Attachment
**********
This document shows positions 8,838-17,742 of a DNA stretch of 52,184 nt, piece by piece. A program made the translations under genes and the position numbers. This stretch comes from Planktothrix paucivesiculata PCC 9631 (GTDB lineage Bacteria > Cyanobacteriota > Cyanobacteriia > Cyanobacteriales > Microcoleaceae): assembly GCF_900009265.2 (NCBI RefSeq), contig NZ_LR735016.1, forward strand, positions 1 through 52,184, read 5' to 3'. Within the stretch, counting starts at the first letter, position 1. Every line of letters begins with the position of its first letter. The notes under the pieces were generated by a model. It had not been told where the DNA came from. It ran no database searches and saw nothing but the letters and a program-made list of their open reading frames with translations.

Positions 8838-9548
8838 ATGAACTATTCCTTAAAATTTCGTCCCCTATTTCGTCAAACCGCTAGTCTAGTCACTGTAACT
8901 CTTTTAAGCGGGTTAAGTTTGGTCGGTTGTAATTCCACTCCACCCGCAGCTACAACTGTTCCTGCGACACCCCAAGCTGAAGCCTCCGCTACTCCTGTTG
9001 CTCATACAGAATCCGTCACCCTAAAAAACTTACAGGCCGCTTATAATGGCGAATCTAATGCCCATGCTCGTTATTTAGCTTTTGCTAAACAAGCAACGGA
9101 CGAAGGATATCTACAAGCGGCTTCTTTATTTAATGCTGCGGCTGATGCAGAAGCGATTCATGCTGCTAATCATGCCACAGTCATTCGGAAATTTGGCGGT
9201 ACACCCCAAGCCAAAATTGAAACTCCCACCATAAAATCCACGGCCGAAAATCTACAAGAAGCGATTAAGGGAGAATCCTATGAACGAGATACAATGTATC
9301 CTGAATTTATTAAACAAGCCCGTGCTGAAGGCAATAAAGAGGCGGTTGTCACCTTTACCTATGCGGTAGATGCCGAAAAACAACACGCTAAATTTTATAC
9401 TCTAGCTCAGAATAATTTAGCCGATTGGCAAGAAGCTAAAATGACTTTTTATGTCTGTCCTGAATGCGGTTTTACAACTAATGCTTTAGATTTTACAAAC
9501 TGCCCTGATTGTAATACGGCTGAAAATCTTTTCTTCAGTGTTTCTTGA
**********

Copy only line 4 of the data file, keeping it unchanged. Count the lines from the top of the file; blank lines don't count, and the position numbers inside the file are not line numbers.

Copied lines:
8901 CTTTTAAGCGGGTTAAGTTTGGTCGGTTGTAATTCCACTCCACCCGCAGCTACAACTGTTCCTGCGACACCCCAAGCTGAAGCCTCCGCTACTCCTGTTG